‘Stellar leadership’ key in remarkable recovery
The man behind the astonishing turnaround of a Wairoa-District Council-owned roading company has been praised for his “stellar leadership”.
Quality Roading and Services departing chief executive Nigel Pollock has now taken up a Gisborne-based role with Downer — but not before giving QRS the confidence it needed to become a nationally-respected roading contractor, QRS board chairman Guy Gaddum said.
“After Nigel's four years at the helm surrounded by a stellar leadership team and committed staff, QRS is where it needs to be to survive and prosper for the next 50 years.”
Mr Pollock was this month farewelled by staff and board members, four years to the day after he started at the Wairoa District Council-owned civil construction company.
At his farewell, he said he'd had a “dream journey” and loved working with the QRS team.
“I will really miss QRS, particularly the people, they've been key to the great run the company has had.”
Mr Pollock's departure comes after a strong 12 months. The company made a record pre-tax profit; was named Hawke's Bay Chamber of Commerce Supreme Business of the Year; secured a Provincial Growth Funding loan; and won millions of dollars in local and national contracts.
But it hasn't always been so solid.
In 2017, the QRS dividend to WDC fell after it posted its maiden loss, prompting the council to ask whether it was suited as a Council Controlled Trading Organisation, and initiating a review to test its cost-effectiveness.
Mr Gaddum said that “while gruelling”, the review had served as a turning point for the company in how it related to its shareholder and the type of work it did.
“From then on the council and QRS were on a new path and we started looking for the right leader to bed in those changes.”
Mr Pollock had been working in the civil construction industry for 10 years and was already living in Wairoa, travelling to Gisborne each day for work.
He'd observed that while things had been hard for QRS, change was already afoot.
He said former chief executive Mark Brown had successfully injected health and safety, business and commercial acumen into the company and had provided a good platform from which to build on.
“This month QRS recorded 18 months of no workplace injuries and that's part and parcel of the work Mark began,” Mr Pollock said.
In 2018 the board and the leadership team transformed the company's 50-page strategic plan into a single page overview of the company's priorities.
“It was so simple it's crazy” Mr Pollock said. “We have it up on our wall so staff can refer to it when making decisions, and everyone can see how their own course, training or apprenticeship fits into the QRS growth plan.”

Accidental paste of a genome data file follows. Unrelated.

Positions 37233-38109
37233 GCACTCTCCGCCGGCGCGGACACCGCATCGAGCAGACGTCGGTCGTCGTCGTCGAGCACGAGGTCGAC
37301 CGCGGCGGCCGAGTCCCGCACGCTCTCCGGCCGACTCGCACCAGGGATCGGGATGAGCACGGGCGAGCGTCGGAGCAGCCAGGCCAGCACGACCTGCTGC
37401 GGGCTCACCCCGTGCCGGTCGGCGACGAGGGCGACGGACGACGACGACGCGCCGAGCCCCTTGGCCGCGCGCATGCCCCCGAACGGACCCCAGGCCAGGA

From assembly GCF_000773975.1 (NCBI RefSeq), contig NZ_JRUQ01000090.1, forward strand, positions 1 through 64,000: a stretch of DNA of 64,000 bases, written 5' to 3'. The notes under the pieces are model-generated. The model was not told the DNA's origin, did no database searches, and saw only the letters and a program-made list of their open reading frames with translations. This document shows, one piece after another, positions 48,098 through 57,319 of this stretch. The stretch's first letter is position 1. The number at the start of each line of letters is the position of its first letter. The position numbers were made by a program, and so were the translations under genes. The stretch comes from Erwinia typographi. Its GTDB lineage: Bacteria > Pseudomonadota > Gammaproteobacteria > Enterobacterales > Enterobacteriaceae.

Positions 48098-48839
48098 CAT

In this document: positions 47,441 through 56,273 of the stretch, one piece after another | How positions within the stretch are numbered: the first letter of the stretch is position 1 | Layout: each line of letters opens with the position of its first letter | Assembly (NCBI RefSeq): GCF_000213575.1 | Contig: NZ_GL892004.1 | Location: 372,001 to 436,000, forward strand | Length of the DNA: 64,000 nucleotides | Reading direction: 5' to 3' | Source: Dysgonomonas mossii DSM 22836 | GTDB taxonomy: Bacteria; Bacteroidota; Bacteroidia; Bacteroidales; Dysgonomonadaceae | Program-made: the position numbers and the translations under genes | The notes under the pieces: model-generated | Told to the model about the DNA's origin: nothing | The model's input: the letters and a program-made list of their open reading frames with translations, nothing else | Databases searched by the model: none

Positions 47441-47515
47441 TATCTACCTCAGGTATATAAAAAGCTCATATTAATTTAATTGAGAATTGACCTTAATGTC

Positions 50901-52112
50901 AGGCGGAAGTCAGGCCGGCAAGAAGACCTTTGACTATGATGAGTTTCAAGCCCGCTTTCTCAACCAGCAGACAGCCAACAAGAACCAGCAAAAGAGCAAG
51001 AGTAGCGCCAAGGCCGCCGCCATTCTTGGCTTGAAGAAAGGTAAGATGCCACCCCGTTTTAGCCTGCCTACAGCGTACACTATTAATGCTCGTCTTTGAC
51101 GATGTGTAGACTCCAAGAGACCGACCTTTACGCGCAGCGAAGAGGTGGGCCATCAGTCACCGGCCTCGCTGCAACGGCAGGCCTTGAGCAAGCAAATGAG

Mr Pollock said the plan's goals were both inward- and outward-looking. Building a better relationship with WDC was a top priority.
“Our local community is the sole reason we exist and we need to look after each other. Relationships are built on trust, track record, and personalities, and you can't form those in five minutes. We could see there was something great there to salvage.”
Consolidating the business was another goal so the company returned to its core business of civil contracting and road construction, stepping away from managing landfill, maintaining water infrastructure, and doing small rural jobs. As a result, it could direct its energy into high-value contracts like those secured with Waka Kotahi NZTA over the past three years. QRS also began working more with supply partners that had complementary skills and strengths.
Mr Pollock credited further growth to the QRS board of directors and their individual expertise in governance and civil contracting.
“I particularly thank Guy Gaddum for his leadership, honesty and trust in what I was doing, and industry professional David Proctor for his intuition and foresight.”
Having the right leadership team was also crucial. “Being surrounded with good people helped us achieve what we did.”
That leadership team includes Jeremy Harker, Anthony O'Sullivan, Mike Wilson, Michelle Hedley, Siobhan Story, Steve Mockford and John Menneer. He also paid tribute to former chief financial officer Karen Burger, who he worked with for three years.
“The company is bigger than any one individual person or decision,” Mr Pollock said. “The real strength of this company is its people, and its vision of ‘a strong and successful company growing the Wairoa community'. We live by that every day.”
Mr Gaddum said Mr Pollock brought new confidence to the company, helping set it up as a supplier, contractor and employer of choice.
Mr Pollock has left QRS for a position as Downer's Gisborne regional manager. He and his family continue to live in Wairoa and he remains committed to the local Rotary Club, Contract Bridge Club, Boxing Club and, of course fishing.
“My drive was always about giving something back to this town. I've enjoyed watching the business grow into a company that people seek out and speak of with positivity,” he said at his farewell.
“Thank you to everyone who has been part of my QRS journey.”